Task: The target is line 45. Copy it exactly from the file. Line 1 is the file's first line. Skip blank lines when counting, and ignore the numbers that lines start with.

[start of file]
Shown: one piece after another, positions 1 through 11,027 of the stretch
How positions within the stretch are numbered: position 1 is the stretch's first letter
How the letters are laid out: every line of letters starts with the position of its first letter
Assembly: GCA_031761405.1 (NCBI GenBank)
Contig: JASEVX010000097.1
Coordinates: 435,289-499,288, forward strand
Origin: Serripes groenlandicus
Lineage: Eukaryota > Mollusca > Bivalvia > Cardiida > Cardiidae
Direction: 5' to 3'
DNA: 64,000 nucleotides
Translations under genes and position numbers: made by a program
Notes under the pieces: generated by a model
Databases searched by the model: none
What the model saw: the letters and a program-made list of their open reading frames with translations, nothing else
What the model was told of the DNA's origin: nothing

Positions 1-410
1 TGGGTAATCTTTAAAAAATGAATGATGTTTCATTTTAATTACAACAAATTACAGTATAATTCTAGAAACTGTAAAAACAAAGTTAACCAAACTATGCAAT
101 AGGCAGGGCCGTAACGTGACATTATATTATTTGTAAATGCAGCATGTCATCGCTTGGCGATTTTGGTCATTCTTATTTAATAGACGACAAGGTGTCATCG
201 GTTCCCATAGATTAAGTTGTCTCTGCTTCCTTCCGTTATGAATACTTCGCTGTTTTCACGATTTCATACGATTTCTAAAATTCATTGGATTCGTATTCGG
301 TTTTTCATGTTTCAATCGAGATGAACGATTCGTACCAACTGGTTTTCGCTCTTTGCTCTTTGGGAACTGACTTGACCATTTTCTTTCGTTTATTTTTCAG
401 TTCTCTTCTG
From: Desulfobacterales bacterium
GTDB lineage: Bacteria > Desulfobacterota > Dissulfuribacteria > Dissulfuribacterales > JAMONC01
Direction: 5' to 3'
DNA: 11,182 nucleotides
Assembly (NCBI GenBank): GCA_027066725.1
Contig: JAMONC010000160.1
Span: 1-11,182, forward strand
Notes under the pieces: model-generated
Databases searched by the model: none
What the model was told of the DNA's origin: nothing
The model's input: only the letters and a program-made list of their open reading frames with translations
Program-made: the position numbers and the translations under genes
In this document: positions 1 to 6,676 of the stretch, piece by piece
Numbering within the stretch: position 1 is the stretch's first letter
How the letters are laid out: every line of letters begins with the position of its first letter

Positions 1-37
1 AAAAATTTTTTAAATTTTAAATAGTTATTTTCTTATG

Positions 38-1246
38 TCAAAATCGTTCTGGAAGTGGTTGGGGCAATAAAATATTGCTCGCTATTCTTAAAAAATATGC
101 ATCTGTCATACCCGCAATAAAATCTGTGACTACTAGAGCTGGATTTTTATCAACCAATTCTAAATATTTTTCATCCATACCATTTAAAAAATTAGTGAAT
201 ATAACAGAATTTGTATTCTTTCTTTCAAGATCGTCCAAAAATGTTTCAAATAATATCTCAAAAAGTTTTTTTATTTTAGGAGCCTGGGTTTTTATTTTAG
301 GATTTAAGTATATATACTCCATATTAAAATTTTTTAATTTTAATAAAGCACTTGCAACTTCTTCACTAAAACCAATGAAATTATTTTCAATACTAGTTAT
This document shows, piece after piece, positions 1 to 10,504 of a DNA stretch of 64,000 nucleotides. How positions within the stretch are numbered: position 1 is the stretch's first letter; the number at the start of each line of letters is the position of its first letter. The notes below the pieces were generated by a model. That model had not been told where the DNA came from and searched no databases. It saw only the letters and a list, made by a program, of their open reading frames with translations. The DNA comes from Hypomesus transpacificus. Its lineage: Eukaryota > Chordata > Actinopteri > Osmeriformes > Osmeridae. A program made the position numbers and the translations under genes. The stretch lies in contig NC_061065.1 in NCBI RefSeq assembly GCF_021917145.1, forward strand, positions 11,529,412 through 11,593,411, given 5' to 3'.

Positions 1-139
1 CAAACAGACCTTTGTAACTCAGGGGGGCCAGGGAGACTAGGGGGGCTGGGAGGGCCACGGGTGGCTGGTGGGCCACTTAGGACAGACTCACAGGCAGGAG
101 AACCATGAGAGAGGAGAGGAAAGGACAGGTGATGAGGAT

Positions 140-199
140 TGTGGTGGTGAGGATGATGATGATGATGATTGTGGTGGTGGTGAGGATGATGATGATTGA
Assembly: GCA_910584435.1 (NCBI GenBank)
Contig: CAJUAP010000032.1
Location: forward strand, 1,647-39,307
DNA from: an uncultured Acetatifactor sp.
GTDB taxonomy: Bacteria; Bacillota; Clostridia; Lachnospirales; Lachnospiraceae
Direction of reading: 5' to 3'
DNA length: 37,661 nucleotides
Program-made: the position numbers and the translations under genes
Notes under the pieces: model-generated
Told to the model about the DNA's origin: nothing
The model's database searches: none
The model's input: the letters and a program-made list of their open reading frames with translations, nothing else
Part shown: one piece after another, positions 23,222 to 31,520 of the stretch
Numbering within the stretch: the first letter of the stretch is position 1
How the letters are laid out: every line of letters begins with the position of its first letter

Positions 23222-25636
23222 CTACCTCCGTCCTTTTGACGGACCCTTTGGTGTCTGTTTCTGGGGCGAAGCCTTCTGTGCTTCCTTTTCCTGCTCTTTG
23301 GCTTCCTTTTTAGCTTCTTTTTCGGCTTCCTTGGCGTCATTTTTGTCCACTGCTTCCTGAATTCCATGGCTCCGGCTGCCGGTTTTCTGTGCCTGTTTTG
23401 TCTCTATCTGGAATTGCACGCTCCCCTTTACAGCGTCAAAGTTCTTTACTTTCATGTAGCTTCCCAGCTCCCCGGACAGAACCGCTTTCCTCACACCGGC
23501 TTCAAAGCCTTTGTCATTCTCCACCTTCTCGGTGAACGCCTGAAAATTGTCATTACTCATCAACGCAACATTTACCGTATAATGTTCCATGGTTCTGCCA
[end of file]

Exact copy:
Positions 1-139